About two or three years ago we all finally decided that my dad had gotten old enough to where we no longer feel the need to apologize for the crazy stuff he says. You just get to a certain point, you know, when it’s more cute than anything else. And it’s not like you’re going to change him. In other news, Marty Brennaman is my dad’s age:
On Saturday night during Marshall University’s preseason baseball banquet and fundraiser at the Cam Henderson Center, Brennaman – the keynote speaker – determined that Marshall’s president must be “queer” for softball since the university managed to open a $2.5 million softball facility in March 2008, but baseball is still traveling for home games.
He went on, touching on the Reds’ NL Central rivals:
[The Pirates] probably improved themselves, which means they’ll probably lose 97 games … There’s no light at the end of the tunnel for that franchise. There really isn’t … I’m not a big St. Louis fan, because I’m not a big Tony LaRussa fan. I refer to him as ‘Mr. Baseball’ on the radio, because he acts like he invented the game … The Chicago Cubs won’t be a factor because, no matter how much they add to their club, at the end of the day, they’ve got ‘Cubs’ across the front of their jerseys. That’s the reason why they won’t win.”
I’m surprised that he didn’t say anything about the White Sox. Sure, they’re not in the NL Central, but Adam Dunn plays for them and Marty can’t go ten minutes without explaining how Dunn is the worst thing to ever happen to baseball.
But then again, that was a few years ago. He was younger then and what he said about things seemed to matter more.
(link via BTF)
All spring training there was at least some mild confusion about Nationals first baseman Ryan Zimmerman. He played in almost no regular big league spring training games, instead, staying on the back fields, playing in simulated and minor league contests. When that usually happens, it’s because a player is rehabbing or even hiding an injury, but the Nats insisted that was not the case with Zimmerman. Not everyone believed it. I, for one, was skeptical.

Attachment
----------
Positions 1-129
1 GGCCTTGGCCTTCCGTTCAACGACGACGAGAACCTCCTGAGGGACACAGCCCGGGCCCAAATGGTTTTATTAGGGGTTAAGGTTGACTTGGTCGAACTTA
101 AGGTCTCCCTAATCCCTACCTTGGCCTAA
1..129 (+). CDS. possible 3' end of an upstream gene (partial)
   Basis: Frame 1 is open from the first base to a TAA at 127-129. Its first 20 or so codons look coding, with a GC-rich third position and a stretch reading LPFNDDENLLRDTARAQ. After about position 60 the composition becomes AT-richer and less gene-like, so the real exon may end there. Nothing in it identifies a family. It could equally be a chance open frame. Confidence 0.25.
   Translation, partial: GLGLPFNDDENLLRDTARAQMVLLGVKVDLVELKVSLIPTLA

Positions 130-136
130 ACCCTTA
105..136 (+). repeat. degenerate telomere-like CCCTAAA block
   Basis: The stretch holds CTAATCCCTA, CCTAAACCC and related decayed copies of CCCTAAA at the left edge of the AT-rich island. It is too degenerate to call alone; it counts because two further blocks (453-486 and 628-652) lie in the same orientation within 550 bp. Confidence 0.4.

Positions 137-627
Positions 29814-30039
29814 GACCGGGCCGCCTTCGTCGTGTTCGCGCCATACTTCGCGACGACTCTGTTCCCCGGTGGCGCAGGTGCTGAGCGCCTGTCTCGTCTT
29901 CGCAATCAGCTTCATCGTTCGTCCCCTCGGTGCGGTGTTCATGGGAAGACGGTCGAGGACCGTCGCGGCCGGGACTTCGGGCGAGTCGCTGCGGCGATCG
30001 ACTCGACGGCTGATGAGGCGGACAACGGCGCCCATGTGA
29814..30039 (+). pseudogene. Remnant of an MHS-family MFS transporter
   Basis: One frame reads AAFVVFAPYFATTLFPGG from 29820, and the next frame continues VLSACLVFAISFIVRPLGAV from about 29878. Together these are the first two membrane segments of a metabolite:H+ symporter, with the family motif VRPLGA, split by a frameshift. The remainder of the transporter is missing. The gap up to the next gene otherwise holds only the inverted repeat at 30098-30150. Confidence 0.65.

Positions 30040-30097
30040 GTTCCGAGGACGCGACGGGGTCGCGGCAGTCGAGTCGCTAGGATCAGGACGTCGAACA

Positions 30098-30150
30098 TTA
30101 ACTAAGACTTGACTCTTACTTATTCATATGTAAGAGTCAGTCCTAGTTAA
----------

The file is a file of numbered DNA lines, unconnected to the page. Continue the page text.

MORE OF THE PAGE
The skepticism was unwarranted, as Zimmerman answered the bell for Opening Day and has played all season. As Jared Diamond of the Wall Street Journal writes today, it was all by design. He skipped spring training because he doesn’t like it and because he thinks it’ll help him avoid late-season injuries and slowdowns, the likes of which he has suffered over the years.
It’s hard to really judge this now, of course. On the one hand Zimmerman has started really slow this season. What’s more, he has started to show signs of warming up only in the past week, after getting almost as many big league, full-speed plate appearances under his belt as a normal spring training would’ve given him. On the other hand, April is his worst month across his entire 14-year career, so one slow April doesn’t really prove anything and, again, Zimmerman and the Nats will consider this a success if he’s healthy and productive in August and September.
It is sort of a missed opportunity, though. Players hate spring training. They really do. if Zimmerman had made a big deal out of skipping it and came out raking this month, I bet a lot more teams would be amenable to letting a veteran or three take it much more easy next spring. Good ideas can be good ideas even if they don’t produce immediately obvious results, but baseball tends to encourage a copycat culture only when someone can point to a stat line or to standings as justification.
Way to ruin it for everyone, Ryan. 😉